The Nizkor Project: Remembering the Holocaust (Shoah)

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Q. And is that correct; is that true?

A. There are a few things in it that are not entirely
correct. For instance, on the first page there is ...

Q. Let me take it then. I will read it to you and see how
far it is correct:

  "I was in charge of the General Division (Abteilung
  Allgemein) when the shooting of the escaped R.A.F.
  prisoners of war from Stalag Luft 3 took place."

That is correct, is it not?

A. Here the phrase is missing, "When the shooting took

Q. Now:

  "It was the first occasion on which Field Marshal Keitel
  had sent for me. I went with General von Gravenitz. He
  had been sent for, and I had to accompany him."

Is that right?

A. Yes.

  Q. "A certain number of officers had escaped from the
  Sagan camp. I can't remember how many, but I believe
  about 80."

That is correct, too?

A. Yes.

Q. Now, the next sentence:

  "When we entered, the Field Marshal was very excited and
  nervous and said, 'Gentlemen, this is a bad business.'"

Is that correct?

A. Yes.

Q. Then

  "We were always blamed. whenever prisoners of war
  escaped. We could not tie them to our apron strings."

That is your own comment. Then you go on as to what the
Field Marshal said:

  "This morning Goering reproached me in the presence of
  Himmler for having let some more prisoners of war escape.
  It was unheard of."

You go on with your comment that then they must have had a
row because the camp did not come under us because it was a
German Air Force camp. Is that correct - that the Field
Marshal said:

  "This morning Goering reproached me in the presence of
  Himmler for having let some more prisoners of war

A. Not in Himmler's presence, but in Hitler's presence.
Hitler's presence.

Q. It ought to be in Hitler's presence?

A. Yes.

                                                  [Page 194]

Q. Now, the next sentence:

  "All German Air Force camps came directly under the
  German Air Force itself, but the Inspector of Prisoner-of-
  War Camps was in charge of inspections of all camps. I
  was not yet an inspector at that time."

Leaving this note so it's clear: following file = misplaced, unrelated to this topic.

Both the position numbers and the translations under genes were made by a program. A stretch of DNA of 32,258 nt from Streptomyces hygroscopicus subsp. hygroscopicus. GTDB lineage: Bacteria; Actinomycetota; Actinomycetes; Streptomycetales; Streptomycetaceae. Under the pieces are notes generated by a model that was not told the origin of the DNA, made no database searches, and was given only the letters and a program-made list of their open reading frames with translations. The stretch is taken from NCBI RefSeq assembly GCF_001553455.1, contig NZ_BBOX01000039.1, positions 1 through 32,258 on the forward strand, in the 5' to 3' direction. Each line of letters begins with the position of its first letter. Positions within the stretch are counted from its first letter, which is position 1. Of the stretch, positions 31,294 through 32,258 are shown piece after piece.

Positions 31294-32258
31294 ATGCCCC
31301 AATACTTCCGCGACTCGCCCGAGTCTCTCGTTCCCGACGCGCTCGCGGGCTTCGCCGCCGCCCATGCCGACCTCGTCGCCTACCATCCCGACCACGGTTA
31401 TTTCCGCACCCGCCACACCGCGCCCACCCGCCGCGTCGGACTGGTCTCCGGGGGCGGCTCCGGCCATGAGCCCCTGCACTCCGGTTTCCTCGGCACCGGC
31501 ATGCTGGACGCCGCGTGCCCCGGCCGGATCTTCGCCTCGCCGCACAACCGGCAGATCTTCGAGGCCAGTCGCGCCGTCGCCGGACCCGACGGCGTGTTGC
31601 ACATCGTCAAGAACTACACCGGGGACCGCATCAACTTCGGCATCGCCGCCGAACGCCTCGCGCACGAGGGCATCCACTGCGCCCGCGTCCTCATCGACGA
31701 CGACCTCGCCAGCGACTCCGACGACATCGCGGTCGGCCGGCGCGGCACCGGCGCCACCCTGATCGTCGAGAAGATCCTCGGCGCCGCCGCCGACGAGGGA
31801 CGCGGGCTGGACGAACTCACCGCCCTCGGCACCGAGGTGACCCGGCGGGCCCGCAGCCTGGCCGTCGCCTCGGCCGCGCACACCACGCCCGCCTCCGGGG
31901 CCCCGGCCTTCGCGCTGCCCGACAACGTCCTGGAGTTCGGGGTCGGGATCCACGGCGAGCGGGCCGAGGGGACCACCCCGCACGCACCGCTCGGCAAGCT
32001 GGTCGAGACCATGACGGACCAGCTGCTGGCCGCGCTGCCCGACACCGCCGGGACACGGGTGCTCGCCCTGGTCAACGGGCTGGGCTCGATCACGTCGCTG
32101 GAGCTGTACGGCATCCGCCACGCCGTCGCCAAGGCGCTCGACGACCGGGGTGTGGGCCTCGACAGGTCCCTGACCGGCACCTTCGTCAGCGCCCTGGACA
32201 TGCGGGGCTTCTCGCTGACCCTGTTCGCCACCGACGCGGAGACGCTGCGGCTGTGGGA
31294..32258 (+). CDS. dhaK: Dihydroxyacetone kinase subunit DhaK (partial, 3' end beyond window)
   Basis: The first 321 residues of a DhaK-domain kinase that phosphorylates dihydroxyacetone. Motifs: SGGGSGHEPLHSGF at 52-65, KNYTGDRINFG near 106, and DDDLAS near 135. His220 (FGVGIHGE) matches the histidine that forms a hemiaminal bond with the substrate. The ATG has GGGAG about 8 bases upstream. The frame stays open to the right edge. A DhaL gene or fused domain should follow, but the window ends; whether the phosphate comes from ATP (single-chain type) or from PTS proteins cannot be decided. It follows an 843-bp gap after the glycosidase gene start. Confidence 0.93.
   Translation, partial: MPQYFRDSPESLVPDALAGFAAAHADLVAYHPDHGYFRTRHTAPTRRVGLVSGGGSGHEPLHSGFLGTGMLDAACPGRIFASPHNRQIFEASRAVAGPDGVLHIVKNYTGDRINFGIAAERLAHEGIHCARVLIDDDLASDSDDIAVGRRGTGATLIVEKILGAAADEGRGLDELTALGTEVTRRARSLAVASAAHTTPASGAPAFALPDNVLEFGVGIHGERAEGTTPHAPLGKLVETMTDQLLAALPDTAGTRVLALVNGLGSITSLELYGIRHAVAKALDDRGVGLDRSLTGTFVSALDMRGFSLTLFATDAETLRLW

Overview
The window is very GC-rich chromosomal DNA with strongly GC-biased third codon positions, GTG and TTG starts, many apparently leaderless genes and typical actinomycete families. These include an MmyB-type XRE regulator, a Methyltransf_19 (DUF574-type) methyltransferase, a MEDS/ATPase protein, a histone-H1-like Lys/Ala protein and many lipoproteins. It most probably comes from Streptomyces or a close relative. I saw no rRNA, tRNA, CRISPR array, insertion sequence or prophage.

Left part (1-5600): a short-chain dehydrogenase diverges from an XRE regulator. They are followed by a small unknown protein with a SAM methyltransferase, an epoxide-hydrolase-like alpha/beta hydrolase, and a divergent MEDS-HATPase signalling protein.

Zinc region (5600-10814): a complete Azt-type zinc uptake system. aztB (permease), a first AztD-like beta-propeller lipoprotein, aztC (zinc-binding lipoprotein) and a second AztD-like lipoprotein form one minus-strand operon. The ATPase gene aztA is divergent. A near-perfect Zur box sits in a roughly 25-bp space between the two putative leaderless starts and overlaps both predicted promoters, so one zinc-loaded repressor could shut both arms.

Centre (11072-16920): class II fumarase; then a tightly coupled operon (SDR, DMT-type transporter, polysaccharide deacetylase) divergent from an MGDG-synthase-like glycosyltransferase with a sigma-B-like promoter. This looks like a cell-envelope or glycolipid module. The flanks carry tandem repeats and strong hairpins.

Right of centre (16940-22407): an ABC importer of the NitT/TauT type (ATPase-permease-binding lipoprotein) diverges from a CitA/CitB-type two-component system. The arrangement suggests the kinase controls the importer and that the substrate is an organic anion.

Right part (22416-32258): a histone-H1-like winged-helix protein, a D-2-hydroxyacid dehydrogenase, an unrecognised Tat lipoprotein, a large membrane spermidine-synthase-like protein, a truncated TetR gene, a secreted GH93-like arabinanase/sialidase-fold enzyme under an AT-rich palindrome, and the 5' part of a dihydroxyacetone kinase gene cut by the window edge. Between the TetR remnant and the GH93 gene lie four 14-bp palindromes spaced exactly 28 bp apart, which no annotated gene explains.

We have had all that explained. I do not think that there is
any dispute about the organisation. I won't trouble you
about that. We have gone into that in this Court in some
detail. Unless the Tribunal wants it, I did not intend to
trouble this witness again. You say:

  "I was not Inspector yet. General von Gravenitz was
  Inspector, and all camps came under him in matters
  concerning the carrying out of inspections."

Then you say:

  "Goering blamed Keitel for having let those men escape.
  These constant escapes make a bad impression. Then
  Himmler interfered. I can only say what the Field Marshal
  told us, and he complained that he had to provide another
  60,000 to 70,000 men as Rural Guards (Landwache)," etc.

Is that right? Did the Field Marshal say that?

A. Yes.

Now, the second paragraph:

  "Field Marshal Keitel said to us, 'Gentlemen, these
  escapes must stop. We must set an example. We shall take
  very severe measures. I can only tell you that the men
  who have escaped will be shot. Probably the majority of
  them are dead already.' Keitel said that to us at the

Is that correct?

A. Yes.

Q. Then you say:

  "We were amazed at this conception which we had never
  heard of before. The affair must have happened in March.
  We were sent to the Field Marshal in Berlin a few days
  after the escape, not in regard to this affair but for
  some other business. We knew that the prisoners of war
  had escaped, and we were taken by surprise by that
  declaration during the conference."

Then you go on again with your account of the conference.

  "General von Gravenitz objected at once and said, 'But,
  Sir, that's out of the question. Escape is not a
  dishonourable offence. That is specially laid down in the
  Geneva Convention.'"

Is that correct, that General von Gravenitz said these

A. General von Gravenitz made objections and referred to the
Geneva Convention, but there is missing in this report the
fact that the Field Marshal said to General von Gravenitz
that this was a matter of a Fuehrer decree. That is missing

Q. Well, if you look at the next sentence that I was going
to read to you, you say:

  "He" - that is, General von Gravenitz - "raised these
  objections, whereupon Keitel said, 'I don't care a damn;